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Market mavens who claim the economy is sputtering are full of hot air, Jim Cramer said Monday on CNBC's "Stop Trading!" segment.

Cramer, appearing an hour earlier than before in the segment's revamped format, noted Monday's sharp selloff in commodity stocks. But the steep decline in gold, copper and oil prices -- and in related shares -- doesn't mean the economy is weak, Cramer said. He pointed to recent rallies in retailers like


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, saying the consumer remains fully employed and able to spend.

By contrast, the falling price of crude oil probably means bad things for


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shareholders, Cramer said.

The economic-slowdown talk stems from a media obsession with telling the negative side of any story, Cramer said. "This is a joyous time in the market," Cramer said. But everyone, he added, is "finding the dark lining" in what should be a silvery cloud of declining commodity prices and continued strong employment.

Cramer said he believes commodity prices are falling because the standoff with Iran over nuclear weapons production now appears likely to end peacefully. He said the apparent likelihood of a settlement with the European Union is taking some of the terror premium off oil prices, which are the lion's share of the big commodity indexes.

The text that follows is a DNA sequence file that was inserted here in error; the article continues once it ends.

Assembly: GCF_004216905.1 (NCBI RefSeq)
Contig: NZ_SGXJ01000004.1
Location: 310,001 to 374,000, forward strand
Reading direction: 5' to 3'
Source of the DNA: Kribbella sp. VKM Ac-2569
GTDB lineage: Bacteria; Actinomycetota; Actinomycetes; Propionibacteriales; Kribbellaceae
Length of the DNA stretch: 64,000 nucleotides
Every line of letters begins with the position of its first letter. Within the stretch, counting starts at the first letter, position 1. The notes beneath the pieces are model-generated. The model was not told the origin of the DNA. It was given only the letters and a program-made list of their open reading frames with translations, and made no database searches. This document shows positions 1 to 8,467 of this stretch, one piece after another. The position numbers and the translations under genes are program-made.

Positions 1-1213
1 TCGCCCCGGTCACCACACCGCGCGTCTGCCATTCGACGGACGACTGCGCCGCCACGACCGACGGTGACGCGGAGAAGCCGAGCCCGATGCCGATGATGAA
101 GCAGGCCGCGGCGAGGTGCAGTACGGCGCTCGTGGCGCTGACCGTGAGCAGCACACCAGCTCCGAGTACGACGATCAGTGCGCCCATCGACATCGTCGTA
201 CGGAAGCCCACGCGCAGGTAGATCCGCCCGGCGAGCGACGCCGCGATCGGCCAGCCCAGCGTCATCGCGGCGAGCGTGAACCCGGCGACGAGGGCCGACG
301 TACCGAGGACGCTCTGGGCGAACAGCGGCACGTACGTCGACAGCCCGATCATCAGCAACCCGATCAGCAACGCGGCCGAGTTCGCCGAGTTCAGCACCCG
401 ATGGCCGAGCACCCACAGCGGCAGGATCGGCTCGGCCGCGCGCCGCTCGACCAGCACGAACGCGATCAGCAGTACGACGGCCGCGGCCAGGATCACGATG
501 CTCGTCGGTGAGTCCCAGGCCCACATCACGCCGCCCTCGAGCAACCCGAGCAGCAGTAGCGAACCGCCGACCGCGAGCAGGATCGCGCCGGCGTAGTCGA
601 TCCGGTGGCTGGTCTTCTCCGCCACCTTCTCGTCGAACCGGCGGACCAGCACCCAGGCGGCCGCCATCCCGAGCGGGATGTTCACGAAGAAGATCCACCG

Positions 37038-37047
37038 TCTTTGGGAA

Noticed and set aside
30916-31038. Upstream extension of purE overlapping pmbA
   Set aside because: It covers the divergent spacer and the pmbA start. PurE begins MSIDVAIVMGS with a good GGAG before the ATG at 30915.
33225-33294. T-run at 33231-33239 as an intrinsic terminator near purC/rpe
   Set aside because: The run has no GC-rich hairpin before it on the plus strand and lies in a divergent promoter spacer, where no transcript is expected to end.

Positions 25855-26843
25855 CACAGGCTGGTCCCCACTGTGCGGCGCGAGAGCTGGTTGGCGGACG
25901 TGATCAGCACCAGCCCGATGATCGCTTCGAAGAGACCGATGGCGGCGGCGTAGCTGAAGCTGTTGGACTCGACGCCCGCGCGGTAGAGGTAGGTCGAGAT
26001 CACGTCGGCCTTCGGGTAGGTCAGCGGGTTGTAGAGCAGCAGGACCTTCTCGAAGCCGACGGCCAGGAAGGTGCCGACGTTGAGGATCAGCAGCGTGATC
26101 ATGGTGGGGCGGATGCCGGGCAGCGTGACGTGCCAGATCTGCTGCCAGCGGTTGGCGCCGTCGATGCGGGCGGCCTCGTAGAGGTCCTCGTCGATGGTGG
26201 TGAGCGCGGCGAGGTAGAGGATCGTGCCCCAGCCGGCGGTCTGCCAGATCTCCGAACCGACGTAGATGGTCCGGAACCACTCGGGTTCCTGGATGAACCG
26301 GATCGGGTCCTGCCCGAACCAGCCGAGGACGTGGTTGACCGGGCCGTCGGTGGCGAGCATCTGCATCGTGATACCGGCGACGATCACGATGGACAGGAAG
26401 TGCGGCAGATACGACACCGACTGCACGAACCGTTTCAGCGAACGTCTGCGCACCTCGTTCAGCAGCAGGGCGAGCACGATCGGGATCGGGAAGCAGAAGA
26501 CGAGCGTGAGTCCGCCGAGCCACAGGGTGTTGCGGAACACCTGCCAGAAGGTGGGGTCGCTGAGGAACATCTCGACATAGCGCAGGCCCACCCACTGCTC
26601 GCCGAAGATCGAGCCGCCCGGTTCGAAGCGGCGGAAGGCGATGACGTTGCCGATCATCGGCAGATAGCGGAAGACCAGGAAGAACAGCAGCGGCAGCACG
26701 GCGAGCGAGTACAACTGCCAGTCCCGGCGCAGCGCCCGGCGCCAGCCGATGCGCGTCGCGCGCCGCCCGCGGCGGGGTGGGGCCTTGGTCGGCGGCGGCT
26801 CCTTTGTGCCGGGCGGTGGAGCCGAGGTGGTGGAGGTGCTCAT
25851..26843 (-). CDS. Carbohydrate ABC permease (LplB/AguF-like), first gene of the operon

The commodity selloff is also fueling Monday's run in tech names like


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, Cramer said.




is now the model," Cramer said, referring to news that the



chip spinoff is in talks for a possible leveraged buyout. Cramer said he believes there will be some buyouts in techland, though he doubts there will be as many as seem to be priced into Monday's rally.

But given the fact that tech stocks couldn't be given away as recently as last month, Cramer said he's not eager to rain on the sector's parade.

"Everything tech is reflecting rosiness," Cramer said. "I'm not going to get in the way of that."

At the time of publication, Cramer had no positions in stocks mentioned.

Jim Cramer is a director and co-founder of He contributes daily market commentary for's sites and serves as an adviser to the company's CEO. Outside contributing columnists for and, including Cramer, may, from time to time, write about stocks in which they have a position. In such cases, appropriate disclosure is made. To see his personal portfolio and find out what trades Cramer will make before he makes them, sign up for

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